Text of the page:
- Gebundene Ausgabe: 192 Seiten
- Verlag: Oxmoor House; Auflage: 1 (2. Januar 2007)
- Sprache: Englisch
- ISBN-10: 1933405929
- ISBN-13: 978-1933405926
- Vom Hersteller empfohlenes Alter: Ab 13 Jahren
- Größe und/oder Gewicht: 21 x 1,9 x 26,4 cm
- Durchschnittliche Kundenbewertung: Schreiben Sie die erste Bewertung
- Amazon Bestseller-Rang: Nr. 1.118.411 in Fremdsprachige Bücher (Siehe Top 100 in Fremdsprachige Bücher)
Mayo Clinic Book of Alternative Medicine: The New Approach to Using the Best of Natural Therapies and Conventional Medicine: Making Alternative Therapies Part of Your Healthy Lifestyle (Englisch) Gebundene Ausgabe – 2. Januar 2007
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For the first time, leading medical experts at world-renown Mayo Clinic are publishing a book that surveys the most important and popular therapies, remedies, procedures and practices of natural medicine, delivering you the facts, based on clinical experience and current research and testing. From acupuncture to yoga, Echinacea to St. John's wort, and meditation to healing touch, Mayo Clinic provides answers to the most pressing questions people have about the effectiveness of complementary and alternative medicine, and when it's appropriate to use natural remedies in place of or in conjunction with traditional medicine. This guide also offers practical advice for treating common ailments and incorporating alternative treatments into your and your family's life. The book covers areas as diverse as simple products that can be worked into your daily menus (i.e. drinking green tea), to more specific natural practices like massage therapy and traditional Chinese medicine that can help address a specific health condition or improve your quality of life.This book explains how natural therapies and remedies, combined with traditional medicine, can provide you with the most well-rounded plan for dealing with your overall health and the health of your family.
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There is a lot of conventional medicine in this book as well, some good sections on diet, exercise, and lifestyle, and a section on "what makes a good study". I don't find the presentation to be patronizing; rather, it is appropriate for the broad range of educational backgrounds of the audience for which it is intended. I think the photos and layout are pleasing to the eye.
I found the sections on energy therapies (reiki, healing touch, acupuncture) and "other approaches" (ie, naturopathy, ayurveda, homeopathy, traditional Chinese medicine) to be a little too lenient ("yellow lights" were given to most of these); most of these treatments need more research, and it should be stressed in the chapters that they should not be undertaken IN PLACE OF conventional treatments, but perhaps as adjuncts. In another chapter, spirituality and prayer is discussed, and although this is given a green light, it really should be stressed that prayer alone will not cure illnesses such as meningitis or diabetes, as some religious groups would have us believe. Of course, it can be used as a useful integrative practice for some patients.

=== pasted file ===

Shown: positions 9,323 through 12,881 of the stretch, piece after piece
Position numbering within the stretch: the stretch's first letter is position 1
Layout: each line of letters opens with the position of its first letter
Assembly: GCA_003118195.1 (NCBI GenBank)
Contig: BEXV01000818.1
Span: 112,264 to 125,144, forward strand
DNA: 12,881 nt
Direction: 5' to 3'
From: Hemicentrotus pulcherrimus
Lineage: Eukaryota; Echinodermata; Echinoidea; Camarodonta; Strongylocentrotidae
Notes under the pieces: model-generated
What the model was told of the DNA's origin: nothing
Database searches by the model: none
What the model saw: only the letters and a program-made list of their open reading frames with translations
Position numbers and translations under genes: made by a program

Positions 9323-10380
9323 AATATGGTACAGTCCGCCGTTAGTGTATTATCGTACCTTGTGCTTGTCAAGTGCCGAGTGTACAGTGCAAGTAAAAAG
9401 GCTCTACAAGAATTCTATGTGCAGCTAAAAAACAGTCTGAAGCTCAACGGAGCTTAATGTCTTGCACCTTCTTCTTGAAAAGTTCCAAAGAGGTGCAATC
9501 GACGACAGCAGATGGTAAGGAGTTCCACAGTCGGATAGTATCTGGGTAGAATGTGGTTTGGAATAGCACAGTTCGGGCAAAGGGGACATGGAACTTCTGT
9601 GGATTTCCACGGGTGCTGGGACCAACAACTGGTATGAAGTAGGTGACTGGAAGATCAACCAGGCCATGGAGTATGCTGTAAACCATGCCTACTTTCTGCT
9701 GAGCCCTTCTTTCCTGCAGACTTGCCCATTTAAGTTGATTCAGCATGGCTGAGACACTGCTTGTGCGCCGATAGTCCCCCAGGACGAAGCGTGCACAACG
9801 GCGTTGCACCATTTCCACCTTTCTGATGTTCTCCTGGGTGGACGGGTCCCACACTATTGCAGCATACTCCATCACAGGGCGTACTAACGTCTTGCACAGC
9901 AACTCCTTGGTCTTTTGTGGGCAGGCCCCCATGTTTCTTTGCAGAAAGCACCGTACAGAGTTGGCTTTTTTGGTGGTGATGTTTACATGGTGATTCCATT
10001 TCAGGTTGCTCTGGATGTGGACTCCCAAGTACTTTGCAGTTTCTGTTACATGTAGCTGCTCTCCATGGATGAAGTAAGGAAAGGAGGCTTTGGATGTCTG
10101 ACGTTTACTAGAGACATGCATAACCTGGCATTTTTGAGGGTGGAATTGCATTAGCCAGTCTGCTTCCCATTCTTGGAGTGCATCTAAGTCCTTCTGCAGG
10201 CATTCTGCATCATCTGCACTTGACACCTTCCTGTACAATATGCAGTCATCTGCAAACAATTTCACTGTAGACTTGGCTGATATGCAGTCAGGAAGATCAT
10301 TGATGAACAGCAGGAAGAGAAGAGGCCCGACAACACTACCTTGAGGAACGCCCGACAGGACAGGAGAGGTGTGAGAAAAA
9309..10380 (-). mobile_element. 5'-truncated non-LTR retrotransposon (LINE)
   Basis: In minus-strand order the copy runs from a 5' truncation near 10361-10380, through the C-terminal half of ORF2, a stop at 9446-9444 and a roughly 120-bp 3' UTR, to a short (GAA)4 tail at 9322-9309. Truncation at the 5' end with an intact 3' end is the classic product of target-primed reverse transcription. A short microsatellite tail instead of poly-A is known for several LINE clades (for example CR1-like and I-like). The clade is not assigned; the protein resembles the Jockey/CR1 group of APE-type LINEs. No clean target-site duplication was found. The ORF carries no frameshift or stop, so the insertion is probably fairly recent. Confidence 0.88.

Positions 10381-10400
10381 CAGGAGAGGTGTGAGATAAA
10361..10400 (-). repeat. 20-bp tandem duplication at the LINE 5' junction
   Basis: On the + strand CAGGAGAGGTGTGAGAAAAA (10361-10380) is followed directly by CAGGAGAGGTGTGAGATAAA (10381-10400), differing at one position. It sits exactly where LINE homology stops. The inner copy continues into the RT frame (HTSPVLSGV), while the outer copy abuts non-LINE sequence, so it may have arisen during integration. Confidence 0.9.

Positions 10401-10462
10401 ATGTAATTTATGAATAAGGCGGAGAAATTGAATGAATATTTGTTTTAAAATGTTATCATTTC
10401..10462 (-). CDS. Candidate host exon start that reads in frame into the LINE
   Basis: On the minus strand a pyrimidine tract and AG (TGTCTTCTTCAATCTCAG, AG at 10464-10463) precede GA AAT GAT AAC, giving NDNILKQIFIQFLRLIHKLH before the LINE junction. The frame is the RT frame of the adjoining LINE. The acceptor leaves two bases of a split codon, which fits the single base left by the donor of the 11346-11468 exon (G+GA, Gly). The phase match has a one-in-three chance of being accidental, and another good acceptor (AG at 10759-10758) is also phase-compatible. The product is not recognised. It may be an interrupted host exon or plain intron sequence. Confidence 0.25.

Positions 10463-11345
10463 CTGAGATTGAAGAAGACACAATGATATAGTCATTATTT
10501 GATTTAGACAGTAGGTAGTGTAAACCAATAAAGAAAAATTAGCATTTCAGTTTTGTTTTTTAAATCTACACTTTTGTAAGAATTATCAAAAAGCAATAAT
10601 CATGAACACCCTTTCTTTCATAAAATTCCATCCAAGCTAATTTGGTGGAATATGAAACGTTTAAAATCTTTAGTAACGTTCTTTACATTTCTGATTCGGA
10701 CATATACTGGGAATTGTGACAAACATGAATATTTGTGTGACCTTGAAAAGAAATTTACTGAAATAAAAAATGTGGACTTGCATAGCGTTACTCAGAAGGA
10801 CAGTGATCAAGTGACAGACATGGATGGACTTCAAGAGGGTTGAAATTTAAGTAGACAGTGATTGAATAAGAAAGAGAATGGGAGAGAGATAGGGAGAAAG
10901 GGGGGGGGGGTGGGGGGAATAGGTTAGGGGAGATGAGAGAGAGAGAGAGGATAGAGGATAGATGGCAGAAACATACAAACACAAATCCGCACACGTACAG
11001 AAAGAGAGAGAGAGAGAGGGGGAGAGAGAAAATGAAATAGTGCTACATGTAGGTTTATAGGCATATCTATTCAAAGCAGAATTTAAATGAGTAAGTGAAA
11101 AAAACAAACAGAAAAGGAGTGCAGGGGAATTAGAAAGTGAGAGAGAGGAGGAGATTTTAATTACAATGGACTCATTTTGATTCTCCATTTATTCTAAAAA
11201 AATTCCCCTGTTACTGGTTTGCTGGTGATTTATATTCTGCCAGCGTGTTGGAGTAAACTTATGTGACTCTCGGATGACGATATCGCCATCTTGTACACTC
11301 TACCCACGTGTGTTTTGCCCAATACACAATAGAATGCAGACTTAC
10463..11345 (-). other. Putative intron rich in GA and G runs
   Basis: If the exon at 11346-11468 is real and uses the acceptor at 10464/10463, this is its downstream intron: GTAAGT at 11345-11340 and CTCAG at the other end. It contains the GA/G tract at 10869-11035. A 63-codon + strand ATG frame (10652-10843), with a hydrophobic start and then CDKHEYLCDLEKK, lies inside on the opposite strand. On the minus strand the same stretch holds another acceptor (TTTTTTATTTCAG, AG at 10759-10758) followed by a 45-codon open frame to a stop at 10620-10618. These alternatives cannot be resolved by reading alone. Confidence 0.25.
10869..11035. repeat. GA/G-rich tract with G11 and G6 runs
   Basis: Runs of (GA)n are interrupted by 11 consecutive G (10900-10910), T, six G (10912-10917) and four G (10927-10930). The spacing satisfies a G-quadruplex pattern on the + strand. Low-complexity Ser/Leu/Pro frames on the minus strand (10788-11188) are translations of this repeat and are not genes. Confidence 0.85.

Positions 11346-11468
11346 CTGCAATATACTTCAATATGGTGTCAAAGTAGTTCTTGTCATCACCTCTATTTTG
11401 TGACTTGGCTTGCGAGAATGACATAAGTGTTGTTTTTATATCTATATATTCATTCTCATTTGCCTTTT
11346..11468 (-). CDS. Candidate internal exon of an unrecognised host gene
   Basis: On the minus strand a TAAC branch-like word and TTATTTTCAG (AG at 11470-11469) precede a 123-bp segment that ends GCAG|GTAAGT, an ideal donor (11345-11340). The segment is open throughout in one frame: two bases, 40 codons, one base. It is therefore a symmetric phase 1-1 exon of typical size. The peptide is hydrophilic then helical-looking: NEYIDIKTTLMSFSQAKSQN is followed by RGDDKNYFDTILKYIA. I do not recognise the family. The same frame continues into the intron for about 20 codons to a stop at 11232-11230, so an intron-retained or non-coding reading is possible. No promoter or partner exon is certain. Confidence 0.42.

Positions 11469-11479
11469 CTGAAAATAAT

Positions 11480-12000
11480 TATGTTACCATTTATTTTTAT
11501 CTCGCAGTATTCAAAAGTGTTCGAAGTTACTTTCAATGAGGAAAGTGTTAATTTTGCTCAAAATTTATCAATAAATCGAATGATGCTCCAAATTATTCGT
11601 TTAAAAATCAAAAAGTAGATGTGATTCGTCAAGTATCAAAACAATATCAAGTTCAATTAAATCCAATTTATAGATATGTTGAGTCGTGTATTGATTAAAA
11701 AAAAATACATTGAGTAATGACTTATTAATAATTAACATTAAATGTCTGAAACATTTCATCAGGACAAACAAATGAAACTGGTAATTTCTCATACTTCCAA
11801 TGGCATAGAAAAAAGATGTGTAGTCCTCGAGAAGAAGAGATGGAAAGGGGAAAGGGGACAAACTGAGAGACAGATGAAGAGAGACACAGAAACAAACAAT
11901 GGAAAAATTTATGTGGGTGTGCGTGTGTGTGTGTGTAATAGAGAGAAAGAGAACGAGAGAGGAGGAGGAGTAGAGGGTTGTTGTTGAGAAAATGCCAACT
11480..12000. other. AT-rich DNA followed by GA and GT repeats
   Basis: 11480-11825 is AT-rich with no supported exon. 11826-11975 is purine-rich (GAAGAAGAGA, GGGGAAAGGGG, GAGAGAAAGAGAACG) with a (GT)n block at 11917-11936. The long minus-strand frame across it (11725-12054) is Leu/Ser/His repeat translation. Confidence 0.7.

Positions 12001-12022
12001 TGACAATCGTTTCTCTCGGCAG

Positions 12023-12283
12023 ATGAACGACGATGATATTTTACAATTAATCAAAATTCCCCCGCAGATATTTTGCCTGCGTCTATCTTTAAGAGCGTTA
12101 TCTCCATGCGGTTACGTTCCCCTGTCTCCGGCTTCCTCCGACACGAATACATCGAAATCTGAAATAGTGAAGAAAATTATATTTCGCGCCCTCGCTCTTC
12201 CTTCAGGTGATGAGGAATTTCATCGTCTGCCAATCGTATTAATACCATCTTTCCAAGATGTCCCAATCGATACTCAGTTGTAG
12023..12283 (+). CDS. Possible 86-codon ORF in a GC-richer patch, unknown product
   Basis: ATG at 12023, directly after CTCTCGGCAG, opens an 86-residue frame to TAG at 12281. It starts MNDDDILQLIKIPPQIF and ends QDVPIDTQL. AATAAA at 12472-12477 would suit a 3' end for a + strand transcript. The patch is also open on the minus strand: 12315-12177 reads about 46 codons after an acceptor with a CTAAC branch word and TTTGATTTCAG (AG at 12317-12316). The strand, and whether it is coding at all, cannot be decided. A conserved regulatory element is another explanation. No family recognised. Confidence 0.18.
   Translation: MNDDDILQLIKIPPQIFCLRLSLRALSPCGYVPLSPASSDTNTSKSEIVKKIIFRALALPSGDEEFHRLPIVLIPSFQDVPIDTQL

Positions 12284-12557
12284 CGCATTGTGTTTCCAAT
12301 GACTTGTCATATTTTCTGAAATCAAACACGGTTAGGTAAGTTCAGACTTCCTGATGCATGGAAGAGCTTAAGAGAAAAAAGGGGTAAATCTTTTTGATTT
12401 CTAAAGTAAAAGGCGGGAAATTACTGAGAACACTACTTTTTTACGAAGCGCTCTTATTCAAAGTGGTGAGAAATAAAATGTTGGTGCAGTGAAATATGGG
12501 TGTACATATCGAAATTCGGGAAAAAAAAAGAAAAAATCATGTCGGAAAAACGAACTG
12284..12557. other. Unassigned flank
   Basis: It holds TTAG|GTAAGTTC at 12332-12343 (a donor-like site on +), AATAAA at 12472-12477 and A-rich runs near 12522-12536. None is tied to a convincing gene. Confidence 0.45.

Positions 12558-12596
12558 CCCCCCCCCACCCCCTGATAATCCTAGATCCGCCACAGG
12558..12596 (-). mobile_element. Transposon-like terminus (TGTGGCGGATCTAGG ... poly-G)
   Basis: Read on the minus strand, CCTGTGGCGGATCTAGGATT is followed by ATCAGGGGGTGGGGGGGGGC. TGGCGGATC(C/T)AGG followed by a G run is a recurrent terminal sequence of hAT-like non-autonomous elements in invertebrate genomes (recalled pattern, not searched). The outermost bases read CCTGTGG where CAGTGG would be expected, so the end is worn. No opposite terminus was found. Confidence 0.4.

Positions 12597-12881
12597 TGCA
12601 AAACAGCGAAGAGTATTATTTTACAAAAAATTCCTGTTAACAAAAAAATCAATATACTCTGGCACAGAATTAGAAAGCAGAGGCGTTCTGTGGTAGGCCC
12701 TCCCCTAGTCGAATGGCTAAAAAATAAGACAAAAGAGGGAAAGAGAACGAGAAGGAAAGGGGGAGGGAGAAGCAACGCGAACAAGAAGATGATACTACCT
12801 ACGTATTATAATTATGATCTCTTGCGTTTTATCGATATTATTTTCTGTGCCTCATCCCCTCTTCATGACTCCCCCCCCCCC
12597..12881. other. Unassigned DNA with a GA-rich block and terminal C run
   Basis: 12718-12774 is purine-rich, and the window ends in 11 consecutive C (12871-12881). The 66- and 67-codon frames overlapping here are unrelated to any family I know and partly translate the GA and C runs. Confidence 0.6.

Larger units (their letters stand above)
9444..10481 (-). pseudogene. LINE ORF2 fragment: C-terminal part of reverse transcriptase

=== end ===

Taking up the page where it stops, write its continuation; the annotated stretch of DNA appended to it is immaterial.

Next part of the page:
A strong chapter on quackery and how to spot it should always be included in any book on CAM, in my opinion. Since it is not really addressed in this book, I would recommend my patients to also read Dr. Stephen Barrett's Quackwatch internet site, which is free, and which does not mince words when it comes to criticisms of CAM, studies involving CAM, and even the NIH's National Center for Complementary and Alternative Medicine.
I believe that the search for "alternative" treatments has picked up recently because conventional doctors, due to decreasing insurance reimbursements and increased demand to see greater numbers of patients, are not able to spend enough time with their patients, and really LISTEN to them. Doctors are no longer able to afford to open their own practices and become part of a community, where their patients are their neighbors and friends. More and more we see doctors jumping around the country in order to find the states with the lowest malpractice insurance rates, the best call schedules, the highest salaries. Patients are searching for someone they can trust, who will listen to their concerns and offer support. Many times a massage therapist or reiki provider has the time to provide this, whereas a doctor does not. Unfortunately, there are also a lot of "quack" CAM providers who take advantage of this as well, and they have a large stake in the continued support of their practices by the public and the government. It is up to conventional medical practitioners, who should demand as much scientific evidence to support CAM treatments as conventional treatments, to help patients sort the wheat from the chaff, and I think this book is a good starting point for opening the lines of communication.
There are many, many more useful books than this one out there. As much poor writing as there is, most books that cover any given medical area are going to offer more than this volume by virtue of offering at least some depth. This book simply offers none.